3. Speaking of memories, Mongo, At The Moment, recently reblogged his "Notes from the Wasteland", adding, BTW -- four years on, I still work in a cubicle farm, penned like a Veal.

    A few moments ago I read the following in a book that came my way through a series of apparently fortunate events:

    "The Promotion" by James Tate

    I was a dog in my former life, a very good
    dog, and, thus, I was promoted to a human being.
    I liked being a dog. I worked for a poor farmer
    guarding and herding his sheep. Wolves and coyotes
    tried to get past me almost every night, and not
    once did I lose a sheep. the farmer rewarded me
    with good food, food from his table. He may have
    been poor, but he ate well. and his children
    played with me, when they weren’t in school or
    working in the field. I had all the love any dog
    could hope for. When I got old, they got a new
    dog, and I trained him in the tricks of the trade.
    He quickly learned, and the farmer brought me into
    the house to live with them. I brought the farmer
    his slippers in the morning, as he was getting
    old, too. I was dying slowly, a little bit at a
    time. The farmer knew this and would bring the
    new dog in to visit me from time to time. The
    new dog would entertain me with his flips and
    flops and nuzzles. And then one morning I just
    didn’t get up. They gave me a fine burial down
    by the stream under a shade tree. That was the
    end of my being a dog. Sometimes I miss it so
    I sit by the window and cry. I live in a high-rise
    that looks out at a bunch of other high-rises.
    At my job I work in a cubicle and barely speak
    to anyone all day. This is my reward for being
    a good dog. The human wolves don’t even see me.
    They fear me not.

  4. You are forgiven. I love the LB stuff when he started getting custom guitars and quality amps. His finger-picking rock trademark playing style is mesmerizing and lovely. Great tonality and skill. But, then again, I was a big Buckingham/Nicks fan (before they joined up with the 3rd(?) incarnation of Fleetwood Mac) when I was spinning tunes with a friend after 11pm on the rock music program on the WF classical music radio station back in the 70s. I know, I'm older than you. Shut up! That goes for you too, Landru. Be well!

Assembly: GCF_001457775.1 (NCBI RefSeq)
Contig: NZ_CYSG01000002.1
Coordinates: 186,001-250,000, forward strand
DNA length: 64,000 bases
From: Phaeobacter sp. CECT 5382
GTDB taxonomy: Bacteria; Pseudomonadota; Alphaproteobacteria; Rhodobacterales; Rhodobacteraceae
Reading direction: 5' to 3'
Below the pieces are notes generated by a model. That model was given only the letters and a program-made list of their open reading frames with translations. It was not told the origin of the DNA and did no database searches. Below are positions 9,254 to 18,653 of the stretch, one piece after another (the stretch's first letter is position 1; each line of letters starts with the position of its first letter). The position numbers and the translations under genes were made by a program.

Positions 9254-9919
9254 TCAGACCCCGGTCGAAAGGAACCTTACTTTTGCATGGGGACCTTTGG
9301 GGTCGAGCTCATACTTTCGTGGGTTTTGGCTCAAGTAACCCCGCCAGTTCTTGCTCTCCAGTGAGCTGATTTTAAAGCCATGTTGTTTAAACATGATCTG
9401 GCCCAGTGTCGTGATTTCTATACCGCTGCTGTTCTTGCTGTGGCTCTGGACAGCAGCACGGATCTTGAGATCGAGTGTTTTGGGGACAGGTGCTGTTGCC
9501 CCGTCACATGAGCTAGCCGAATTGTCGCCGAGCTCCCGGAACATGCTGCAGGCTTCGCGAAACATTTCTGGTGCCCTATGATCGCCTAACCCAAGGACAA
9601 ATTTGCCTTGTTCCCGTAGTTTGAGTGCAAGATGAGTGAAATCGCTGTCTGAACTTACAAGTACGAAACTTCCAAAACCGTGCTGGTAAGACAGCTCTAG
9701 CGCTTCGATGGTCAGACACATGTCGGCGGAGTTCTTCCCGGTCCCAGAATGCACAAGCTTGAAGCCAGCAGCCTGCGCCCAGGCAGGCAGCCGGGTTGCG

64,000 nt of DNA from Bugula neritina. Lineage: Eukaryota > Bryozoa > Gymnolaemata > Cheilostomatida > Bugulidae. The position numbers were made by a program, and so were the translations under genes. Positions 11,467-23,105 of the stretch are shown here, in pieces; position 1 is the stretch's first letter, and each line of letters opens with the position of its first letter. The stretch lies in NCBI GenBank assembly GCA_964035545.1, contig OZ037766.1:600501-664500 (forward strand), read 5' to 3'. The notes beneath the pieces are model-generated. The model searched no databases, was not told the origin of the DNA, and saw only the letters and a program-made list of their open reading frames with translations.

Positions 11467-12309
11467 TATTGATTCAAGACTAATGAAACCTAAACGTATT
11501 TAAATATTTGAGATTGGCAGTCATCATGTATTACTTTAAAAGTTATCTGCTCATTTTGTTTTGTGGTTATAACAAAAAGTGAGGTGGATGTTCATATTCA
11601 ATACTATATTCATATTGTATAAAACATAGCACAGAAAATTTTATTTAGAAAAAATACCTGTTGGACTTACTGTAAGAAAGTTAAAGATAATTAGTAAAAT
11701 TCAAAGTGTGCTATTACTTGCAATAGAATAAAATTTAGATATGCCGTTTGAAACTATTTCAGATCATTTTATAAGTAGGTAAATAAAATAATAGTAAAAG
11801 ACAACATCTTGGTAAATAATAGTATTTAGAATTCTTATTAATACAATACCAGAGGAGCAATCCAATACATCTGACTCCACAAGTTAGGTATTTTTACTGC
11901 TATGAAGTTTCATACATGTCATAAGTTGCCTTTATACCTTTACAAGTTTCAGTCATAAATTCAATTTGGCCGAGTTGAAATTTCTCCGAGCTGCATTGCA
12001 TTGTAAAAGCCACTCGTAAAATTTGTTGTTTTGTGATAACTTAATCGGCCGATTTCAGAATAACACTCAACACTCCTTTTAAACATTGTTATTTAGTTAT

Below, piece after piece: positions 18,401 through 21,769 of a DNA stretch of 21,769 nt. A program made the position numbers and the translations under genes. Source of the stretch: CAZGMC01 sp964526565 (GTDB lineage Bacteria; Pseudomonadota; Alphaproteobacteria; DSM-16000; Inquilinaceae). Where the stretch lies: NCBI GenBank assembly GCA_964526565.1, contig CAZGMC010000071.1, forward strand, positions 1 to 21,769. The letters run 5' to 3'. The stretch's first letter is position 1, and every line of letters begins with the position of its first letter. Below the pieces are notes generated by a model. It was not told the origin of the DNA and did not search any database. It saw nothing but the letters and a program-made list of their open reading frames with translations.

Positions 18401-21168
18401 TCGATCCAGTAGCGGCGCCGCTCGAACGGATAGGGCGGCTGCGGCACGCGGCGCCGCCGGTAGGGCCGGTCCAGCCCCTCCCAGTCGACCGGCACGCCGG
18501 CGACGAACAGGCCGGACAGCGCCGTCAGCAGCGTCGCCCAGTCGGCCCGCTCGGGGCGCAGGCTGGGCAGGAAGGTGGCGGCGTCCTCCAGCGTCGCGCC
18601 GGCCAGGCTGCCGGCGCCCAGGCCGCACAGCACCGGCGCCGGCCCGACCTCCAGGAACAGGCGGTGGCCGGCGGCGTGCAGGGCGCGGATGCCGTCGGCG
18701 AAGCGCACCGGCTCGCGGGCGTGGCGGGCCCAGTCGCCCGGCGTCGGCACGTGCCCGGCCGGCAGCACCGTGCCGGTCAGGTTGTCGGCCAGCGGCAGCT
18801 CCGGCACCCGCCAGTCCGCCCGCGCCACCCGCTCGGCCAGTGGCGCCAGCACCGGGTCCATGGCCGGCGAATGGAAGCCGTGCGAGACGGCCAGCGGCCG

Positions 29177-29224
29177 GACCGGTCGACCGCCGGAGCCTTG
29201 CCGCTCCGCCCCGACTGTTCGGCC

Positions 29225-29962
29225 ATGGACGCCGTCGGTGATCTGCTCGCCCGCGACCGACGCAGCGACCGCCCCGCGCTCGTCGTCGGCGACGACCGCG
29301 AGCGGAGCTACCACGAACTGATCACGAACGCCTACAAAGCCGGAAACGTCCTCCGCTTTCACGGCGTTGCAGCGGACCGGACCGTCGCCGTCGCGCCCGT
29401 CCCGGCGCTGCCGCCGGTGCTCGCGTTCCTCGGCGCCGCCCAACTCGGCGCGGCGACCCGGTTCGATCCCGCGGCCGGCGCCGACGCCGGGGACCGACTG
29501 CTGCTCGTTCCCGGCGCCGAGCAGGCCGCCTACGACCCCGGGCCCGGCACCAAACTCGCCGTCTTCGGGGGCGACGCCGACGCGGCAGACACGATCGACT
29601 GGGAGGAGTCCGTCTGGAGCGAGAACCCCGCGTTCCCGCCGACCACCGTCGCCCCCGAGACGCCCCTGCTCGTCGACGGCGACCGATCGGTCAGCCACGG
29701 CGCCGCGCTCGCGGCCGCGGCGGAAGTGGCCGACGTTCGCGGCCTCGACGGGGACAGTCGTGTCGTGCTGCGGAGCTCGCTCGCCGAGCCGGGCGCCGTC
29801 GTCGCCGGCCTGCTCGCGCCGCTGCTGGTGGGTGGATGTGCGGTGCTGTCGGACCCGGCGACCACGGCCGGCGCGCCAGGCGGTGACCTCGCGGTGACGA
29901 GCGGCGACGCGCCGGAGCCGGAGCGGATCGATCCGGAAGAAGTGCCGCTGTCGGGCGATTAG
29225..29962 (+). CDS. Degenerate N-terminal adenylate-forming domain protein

Great point to the 80s indie essay.

    Still not sure what a Triskelion is. Wikipedia's no help either.

  5. It's a sillyass but nonetheless apt Star Trek allusion.

    My run-ins over the years with Park Police have usually ended in catch-and-release (and in my earlier years confiscation of herbals, no doubt for their personal use) and getting pulled over for doing 27 in a 25 on Beech Drive (which is the main road into my neighborhood). Oh, and watching them at DCU games in Germantown which is always entertaining. They're by and large (emphasis on large) harmless and incompetent in my personal experience.

    Glad you like the Tate.

  6. Heh, I got ticketed by the Park Police for doing 7 in a 5.

  7. Jack W__ was the Ballantine rep.

    Cinda Van D__ was the Dell rep. She was still smoking filter-less Camels the last time we caught up a couple of years ago.

    Ron W__ was the cool Avon rep.

    Don M__ was the NAL rep, so he always had some good stuff.

    Phil F__ was the Bantam rep who was a good guy but couldn't help himself and ended up drinking himself into the grave.

    Of course, Al J__ was the skeezy Zebra rep and bane of our existence at Memorial Stadium. He used to show up for appointments with an ace bandage on various body parts in order to elicit sympathy.

    Thanks, as always, for the LB. Quite Tasty!

    1. I'd remembered Al (but not Ron or Don of Phil) when I thought about this after posting, but I'd completely forgot about Al being a ticket seller (on the 3rd base side), heh! I remember it all now. THANKS!

  8. This seems like a good time to mention that Triskelions is the perfect name for our unelected overlords and that I will be gratefully stealing that term from you.

  9. Who the hell resorts to sillyass Star Trek allusions? Oh, right.